August is the perfect month to start vegetables that will be ready to eat through the winter and on into the hungry gap in the following year. This may seem a long way off , but it’s important to sow in summer so your crops are big enough to survive when the cold weather comes. And because the soil and weather are warm in August, your seedlings will grow fast.
You can sow seeds of many veg directly into the ground, or raise new plants in module trays to fill the gaps that appear as you harvest summer crops. There are a few winter staples that it’s too late to sow from seed, but by buying young plants you can still enjoy them this winter. There’s no need to dig or prepare the ground, just clear the surface of old crops and weeds, and, unless you spread a lot of compost on your plot in autumn, add a 1cm layer of compost, to feed the soil and your plants. Then you’ll be ready to sow and plant your veg for winter.
How to start
In August, many winter crops can be sown direct into the ground. Knock out any lumps in the soil, then firm it down, either with the back of a rake or by walking on it, so it is even and will hold moisture better. Use the edge of a hoe or spade to make drills 1-2 cm deep and water the base of each one. Sow your seed and cover with dry soil. Wait a week before you water again – this will keep the soil surface dry and discourage weed growth.
Sow in modules
While you can sow direct, sowing in module or seed trays in a greenhouse, or even on a bright windowsill, gives more reliable germination and makes it easier to protect against pests in the vulnerable early days. Fill modules to the brim with multi-purpose compost, firm it well, then see if there’s space for more compost (above). For many winter veg, sow several seeds per module. After 10 days, if all of the seeds have germinated, thin out the weakest one or two from each module, then plant the rest out as a clump. This is efficient in terms of time, space and use of compost.
Sow in seed trays
Fill your trays with a 50:50 mix of multi-purpose compost and vermiculite or perlite (to improve drainage), then water until the mix is saturated. Scatter seed thinly on the surface. Cover the seed lightly with more of the compost mix and then lay glass or a plastic lid on top. Wait five days before you water again. Many people will tell you to wait until seedlings have their first true leaves (leaves that look like the parent plant) before you prick out, but I do it when they have just their first two seedling leaves, as they transplant easily at this stage. Insert a dibber or pencil under the seedling’s roots, levering it upwards, and pull gently on the leaves rather than the stem (above, right). Transplant into a module tray, coiling the roots in until the stem is completely buried.
How to transplant
How to plant out
To reduce transplant shock, move plants into the ground from trays when they’re still young. Yellowing leaves are a sign that they’re running out of nitrogen, so always try to plant out before this. Brassicas and spinach are ready to go out just two to three weeks after sowing; lettuce, endive and chicory can be up to four weeks. With a dibber or a hand trowel, make a hole in the soil deep enough to bury the whole stem, this will help produce more sturdy plants.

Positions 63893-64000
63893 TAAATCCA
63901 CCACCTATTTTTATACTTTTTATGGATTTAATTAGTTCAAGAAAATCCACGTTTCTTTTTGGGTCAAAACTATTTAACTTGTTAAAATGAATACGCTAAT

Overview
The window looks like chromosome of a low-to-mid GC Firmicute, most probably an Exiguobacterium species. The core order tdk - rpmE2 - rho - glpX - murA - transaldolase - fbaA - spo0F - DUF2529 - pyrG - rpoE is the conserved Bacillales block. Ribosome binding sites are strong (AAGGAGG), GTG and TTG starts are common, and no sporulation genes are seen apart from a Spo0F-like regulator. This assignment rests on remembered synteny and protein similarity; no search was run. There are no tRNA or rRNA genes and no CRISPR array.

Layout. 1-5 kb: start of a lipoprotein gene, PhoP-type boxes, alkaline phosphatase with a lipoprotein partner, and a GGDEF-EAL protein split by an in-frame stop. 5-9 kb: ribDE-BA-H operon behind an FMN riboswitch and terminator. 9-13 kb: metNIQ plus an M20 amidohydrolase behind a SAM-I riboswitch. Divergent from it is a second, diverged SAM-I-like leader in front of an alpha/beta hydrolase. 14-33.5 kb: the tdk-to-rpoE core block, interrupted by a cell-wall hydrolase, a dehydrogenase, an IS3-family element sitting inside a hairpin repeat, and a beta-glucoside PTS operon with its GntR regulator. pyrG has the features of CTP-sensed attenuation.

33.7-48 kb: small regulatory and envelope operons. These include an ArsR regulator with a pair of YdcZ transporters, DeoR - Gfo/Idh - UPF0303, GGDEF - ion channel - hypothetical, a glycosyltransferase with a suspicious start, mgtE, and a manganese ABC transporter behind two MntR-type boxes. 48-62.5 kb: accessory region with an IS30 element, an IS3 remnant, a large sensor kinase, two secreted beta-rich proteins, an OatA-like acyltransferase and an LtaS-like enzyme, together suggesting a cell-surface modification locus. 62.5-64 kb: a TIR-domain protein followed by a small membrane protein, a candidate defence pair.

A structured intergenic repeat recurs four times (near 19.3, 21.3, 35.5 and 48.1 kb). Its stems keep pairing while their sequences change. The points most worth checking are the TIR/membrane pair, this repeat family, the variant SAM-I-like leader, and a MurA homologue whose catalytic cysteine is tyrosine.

Where to plant
As you harvest summer crops, you may create gaps that you can use to grow veg for winter. Otherwise, plant your winter veg out in blocks rather than rows, as blocks are easier to cover and protect against pests and the weather. Allow 30cm of space around veg you’re growing for large leaves and 20cm around salad crops.
When to water
The most important time to water is at sowing and planting, and over the following couple of weeks until your crops are growing strongly. At seedling stage, apply water plant by plant, rather than over the whole area – this will help stop weeds germinating and competing with your seedlings. Once your veg is growing robustly, it should only need watering in very dry spells and when leafy crops like rocket, endive and spinach are nearly ready to harvest.
Get a bigger harvest
Protect from pests
While netting will protect your crops from birds and rabbits, mesh will keep insects at bay too. Place wire hoops across your beds at 1m intervals and use mesh that is wide enough to be held in place with stones at the edge and can be lifted easily for weeding and harvesting.
Protect from weather
All these vegetables are frost hardy, but you need to protect them from harsh winds, which can shred leaves. Fleece does the job (above, left) or try mesh – although it’s less warm, it is sturdier and can stay over plants all winter long. A covering of snow may weigh it down, but it will only flatten plants a little and can be easily brushed off.
Keep the harvests coming
Keep leafy vegetables cropping for months by carefully picking the outer leaves, rather than cutting off the whole plant. Picking may take a little longer than cutting, but it will mean that the one sowing you make now will keep giving you leaves for several months, yielding a much bigger harvest overall.